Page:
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Difference Between Dryer Vent and Bathroom Vent

Dryer vents must be made of metal with a smooth interior surface and backdraft damper. Maximum length is 35 ft, and they cannot be screened. Bathroom vents can be made from different materials, including those with ridged interior surfaces. They can be screened, don’t need dampers, and can vent much further.

Difference Between Dryer and Bathroom Vents: Overview

Dryer vents and bathroom vents are similar in that their dimensions are regulated by the International Residential Code (IRC) and that they must vent to the outside of the house.

Possibly the most definitive difference between them is that dryer vents have to have a smooth interior surface while bathroom fan vents can be made from flexible ducting, which has a ridged interior surface.

What is a Dryer Vent?

Allowable Materials

According to Section M1502.4.1 of the IRC, a clothes dryer vent must be entirely constructed of metal. In addition, the code specifies a minimum thickness of 0.0157″ (0.3950 mm) for the metal.

Interior Surface

Clothes dryer vents are required by the IRC to be made with a smooth interior surface (Section M1502.4.1).

A smooth interior is specified to ensure the prevention of lint and moisture build up in the ductwork. If either of these were to accumulate in the dryer’s exhaust system, it could lead to serious damage to a person’s home and even risk to their safety (lint is flammable and mold is potentially toxic).

This requirement of a smooth interior surface immediately eliminates the possibility of using flexible ducting for dryers. Only rigid metal ducts are acceptable.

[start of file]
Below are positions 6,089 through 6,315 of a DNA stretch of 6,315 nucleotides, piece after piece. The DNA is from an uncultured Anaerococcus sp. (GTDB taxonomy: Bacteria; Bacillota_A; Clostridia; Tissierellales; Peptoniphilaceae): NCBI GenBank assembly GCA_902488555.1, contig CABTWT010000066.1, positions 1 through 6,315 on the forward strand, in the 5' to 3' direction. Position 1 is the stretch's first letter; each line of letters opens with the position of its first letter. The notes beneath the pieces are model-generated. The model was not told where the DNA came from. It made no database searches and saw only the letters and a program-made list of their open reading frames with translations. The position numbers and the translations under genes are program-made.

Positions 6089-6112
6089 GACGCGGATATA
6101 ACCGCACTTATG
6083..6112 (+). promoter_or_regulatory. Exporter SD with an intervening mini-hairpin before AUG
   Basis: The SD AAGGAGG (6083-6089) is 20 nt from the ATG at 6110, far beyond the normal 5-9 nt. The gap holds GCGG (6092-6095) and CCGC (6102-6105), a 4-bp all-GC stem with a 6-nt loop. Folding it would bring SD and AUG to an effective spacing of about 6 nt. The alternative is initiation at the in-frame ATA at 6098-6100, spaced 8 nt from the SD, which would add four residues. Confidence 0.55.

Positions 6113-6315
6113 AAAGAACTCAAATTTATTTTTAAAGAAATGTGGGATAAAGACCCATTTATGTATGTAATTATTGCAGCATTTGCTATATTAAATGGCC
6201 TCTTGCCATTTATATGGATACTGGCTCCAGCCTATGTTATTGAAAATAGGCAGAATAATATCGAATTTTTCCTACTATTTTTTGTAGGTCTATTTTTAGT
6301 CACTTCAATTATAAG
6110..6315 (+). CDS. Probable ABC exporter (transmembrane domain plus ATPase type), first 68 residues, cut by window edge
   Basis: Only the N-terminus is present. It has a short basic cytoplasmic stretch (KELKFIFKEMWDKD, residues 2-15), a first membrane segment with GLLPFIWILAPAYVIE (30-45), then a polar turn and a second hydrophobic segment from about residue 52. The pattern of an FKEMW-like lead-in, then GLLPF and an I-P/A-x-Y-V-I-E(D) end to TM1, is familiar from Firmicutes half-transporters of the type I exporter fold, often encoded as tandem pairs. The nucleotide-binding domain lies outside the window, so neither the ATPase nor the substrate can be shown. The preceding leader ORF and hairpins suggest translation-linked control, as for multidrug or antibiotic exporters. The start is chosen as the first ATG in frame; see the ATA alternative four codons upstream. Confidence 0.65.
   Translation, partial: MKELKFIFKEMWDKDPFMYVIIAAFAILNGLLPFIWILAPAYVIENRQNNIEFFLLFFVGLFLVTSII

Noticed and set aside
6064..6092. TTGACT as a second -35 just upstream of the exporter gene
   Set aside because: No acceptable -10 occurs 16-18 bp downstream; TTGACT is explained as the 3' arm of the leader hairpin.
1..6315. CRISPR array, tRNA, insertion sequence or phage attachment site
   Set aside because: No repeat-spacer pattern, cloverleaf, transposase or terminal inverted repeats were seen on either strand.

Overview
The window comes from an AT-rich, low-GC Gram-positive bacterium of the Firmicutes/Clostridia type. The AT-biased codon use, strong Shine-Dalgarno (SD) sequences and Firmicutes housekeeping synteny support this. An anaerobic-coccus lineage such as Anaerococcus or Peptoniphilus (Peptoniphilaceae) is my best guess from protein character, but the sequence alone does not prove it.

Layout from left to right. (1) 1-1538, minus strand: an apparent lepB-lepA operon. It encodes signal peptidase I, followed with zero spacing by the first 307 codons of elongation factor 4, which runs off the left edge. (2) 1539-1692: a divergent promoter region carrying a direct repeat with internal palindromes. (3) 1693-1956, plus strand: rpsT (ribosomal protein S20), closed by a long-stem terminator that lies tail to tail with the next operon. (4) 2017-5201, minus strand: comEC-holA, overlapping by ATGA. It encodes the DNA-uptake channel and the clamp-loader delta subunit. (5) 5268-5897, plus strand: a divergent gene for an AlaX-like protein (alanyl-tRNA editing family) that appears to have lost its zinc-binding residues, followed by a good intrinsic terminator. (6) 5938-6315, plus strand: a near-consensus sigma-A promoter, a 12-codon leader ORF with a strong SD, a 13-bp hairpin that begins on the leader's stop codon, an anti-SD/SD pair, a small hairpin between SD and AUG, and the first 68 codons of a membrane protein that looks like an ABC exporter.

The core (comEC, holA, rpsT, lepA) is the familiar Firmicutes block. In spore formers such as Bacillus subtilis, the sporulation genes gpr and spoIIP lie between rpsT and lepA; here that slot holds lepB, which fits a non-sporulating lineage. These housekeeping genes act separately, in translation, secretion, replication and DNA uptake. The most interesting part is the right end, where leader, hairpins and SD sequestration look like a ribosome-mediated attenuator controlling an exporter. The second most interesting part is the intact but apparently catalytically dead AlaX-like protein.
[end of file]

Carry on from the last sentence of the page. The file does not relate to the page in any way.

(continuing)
Length and Diameter

The dryer vent must have a nominal diameter of 4″ (102 mm) (Section M1502.4.1 ).

Inside of a smooth metal duct with a text that a dryer duct should have a nominal diameter of 4 inches

Because this is just a nominal diameter (i.e., there can be some variation), other diameters can be used safely, although these should be greater than 4″.

Overall, dryer ducts should never be any longer than 35 ft (10,668 mm) in length. This is the maximum allowable length specified in Section M1502.4.6.1 of the IRC.

This 35 ft is measured from the start of the transition duct, which connects the dryer itself to the ducting, to the duct’s final outlet or termination vent.

But the maximum allowable length is a little more complicated than just 35 ft. With every fitting added to the system (elbows), you have to subtract a certain length from this maximum. These reductions are listed in Table M1502.4.6.1 of the IRC.

Then again, if the manufacturer specifies a diameter and maximum allowable length, then you must preferentially follow these over the IRC guidelines. This caveat can be seen in Section M1502.4.6.2 of the IRC.

For more information, check out my Dryer Duct Length and Dimension Guide.

Joints, Support, and Installation

The information about joints, support, and installation for dryer vents can be found in Section M1502.4.2 of the IRC.

Here, it says the following:

  • Dryer vents must be supported and secured into place at intervals of 12 ft (3,658 mm) or less.
  • The ducts must be connected so that the insert portion of the join slides into the next section following the direction in which air will be traveling.
  • Joints must be fastened mechanically but the fasteners cannot extend higher than 1/8″ (3.2 mm) into the duct’s interior.
  • Joints must be sealed with welds, gaskets, mastic, mastic/fabric systems, liquid sealant, or tape (Section M1601.4.1).
  • In addition, if a dryer duct is being installed in a place where it’s surrounded by walls or other surfaces, it must be able to be installed easily without damaging the duct.

Backdraft Damper and Screen

As mentioned in the overview, dryers have to vent outside. At the terminal vent, there has to be a backdraft damper installed, but a screen is not permitted (Section M1502.3).

Illustration of a backdraft damper installed before a terminal vent